A father from Forest Hill accidentally backed his lawn mower into his five-year-old daughter, severing her feet.
The father didn't see the child when he put the mower in reverse, Gardiner said. He only heard her screams. The girl was flown to Johns Hopkins Children's Center where her feet could not be saved, he said.
The name of the family was not released and Hopkins officials declined to comment about the case citing privacy laws.
The house in the Kensington Farm development looked peaceful Tuesday. The only sign that anything had gone awry was the half-mowed backyard.
But neighbors remember the medical helicopter landing on their normally quiet street.
Homes in the neighborhood where suburbia meets farmland are separated by yards large enough for one woman to keep horses.
Charlie Sexton was working in his yard when he heard the lawn mower stop. When the helicopter came, he ran down the street to see about the commotion.
"It's real sad," said Sexton, who has lived there for seven years. "Nobody wants to see that happen to a little girl."
Linda Edwards wasn't home but heard about it from neighbors later Monday. She said the little girl often was outside with her father and younger sister.
"She is such beautiful little girl," she said. "It's just heartbreaking. And that poor father."
But Edwards found a positive in the accident.
"She is still with us," she said. "That is the important thing."
Lawn mower injuries are the leading cause of amputations in adolescents, according to Johns Hopkins Children's Center, which treats most of the region's pediatric traumas.
Such accidents send 9,400 U.S. children to the hospital each year. Most commonly they have cuts, fractures and amputations to the hands, feet and legs. About 95 percent of those treated at Hopkins between 2000 and 2005 were amputations that required reattachment or reconstructive surgery.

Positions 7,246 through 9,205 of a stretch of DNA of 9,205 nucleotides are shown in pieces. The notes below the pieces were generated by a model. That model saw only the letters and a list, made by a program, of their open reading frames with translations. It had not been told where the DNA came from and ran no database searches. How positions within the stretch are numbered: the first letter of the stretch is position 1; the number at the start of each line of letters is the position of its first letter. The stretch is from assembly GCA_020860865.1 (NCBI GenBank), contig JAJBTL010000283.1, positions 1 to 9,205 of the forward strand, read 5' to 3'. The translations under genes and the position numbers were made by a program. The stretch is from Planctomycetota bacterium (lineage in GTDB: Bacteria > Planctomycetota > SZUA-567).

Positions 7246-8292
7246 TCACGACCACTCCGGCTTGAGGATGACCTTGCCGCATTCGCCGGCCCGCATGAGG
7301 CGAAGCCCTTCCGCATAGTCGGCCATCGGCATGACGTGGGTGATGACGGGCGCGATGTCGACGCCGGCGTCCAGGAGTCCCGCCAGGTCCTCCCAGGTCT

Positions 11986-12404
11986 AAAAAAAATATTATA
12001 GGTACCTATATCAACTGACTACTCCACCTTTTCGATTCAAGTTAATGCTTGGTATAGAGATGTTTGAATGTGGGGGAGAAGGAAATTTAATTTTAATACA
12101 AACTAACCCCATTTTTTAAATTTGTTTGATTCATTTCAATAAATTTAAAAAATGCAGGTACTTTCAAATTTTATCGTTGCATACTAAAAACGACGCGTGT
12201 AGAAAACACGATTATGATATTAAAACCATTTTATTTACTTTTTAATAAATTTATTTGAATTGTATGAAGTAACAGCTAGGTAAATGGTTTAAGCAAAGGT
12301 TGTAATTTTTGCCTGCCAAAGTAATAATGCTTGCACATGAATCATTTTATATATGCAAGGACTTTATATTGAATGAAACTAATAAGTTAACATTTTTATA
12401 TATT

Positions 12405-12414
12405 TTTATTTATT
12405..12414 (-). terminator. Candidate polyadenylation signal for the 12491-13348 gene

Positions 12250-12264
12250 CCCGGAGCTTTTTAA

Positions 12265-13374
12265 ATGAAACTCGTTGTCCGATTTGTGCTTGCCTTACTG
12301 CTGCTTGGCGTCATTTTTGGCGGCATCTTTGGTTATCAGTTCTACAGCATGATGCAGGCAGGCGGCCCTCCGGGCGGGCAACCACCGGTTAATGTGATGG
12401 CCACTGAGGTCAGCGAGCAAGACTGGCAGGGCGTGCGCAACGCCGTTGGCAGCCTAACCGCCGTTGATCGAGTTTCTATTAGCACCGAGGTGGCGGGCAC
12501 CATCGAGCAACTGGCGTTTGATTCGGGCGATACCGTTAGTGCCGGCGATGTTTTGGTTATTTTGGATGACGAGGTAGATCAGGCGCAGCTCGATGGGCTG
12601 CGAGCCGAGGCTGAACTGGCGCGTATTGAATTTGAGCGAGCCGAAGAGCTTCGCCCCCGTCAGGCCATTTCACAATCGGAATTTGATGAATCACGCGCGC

Limbs lost in lawn mower accidents often are harder to reattach because the cuts aren't smooth, said James Higgins, chief of the Curtis National Hand Center at MedStar Union Memorial Hospital in Baltimore.
"They are from clean cuts," Higgins said.
Contamination also is an issue, because the cuts may have too much dirt, which encourages bacterial growth, Higgins said. The location may also play a role on whether a limb can be saved.
Beyond the physical damage, many families have to grapple with the emotional impact as well.
"These injuries cause a lot of psychological angst in the family," Higgins said. "They don't realize the kid is there and that can be devastating."
Dr. Andrew Pollak, chief of Shock Trauma's orthopedics division, said feet are almost never reattached because they have a poor outcomes and prosthetics have become good. Doctors, however frequently try to save hands.
"Replanting legs and feet is really not very effective, even in kids," he said. "In the arms, we're in a position to regain some function in fingers, though not the same level of function as before, and some function in your hands is very important."
Pollak said the most important message about power mowers, however, "is more people need to be aware of the need to be extremely cautious when operating equipment. Be constantly aware.'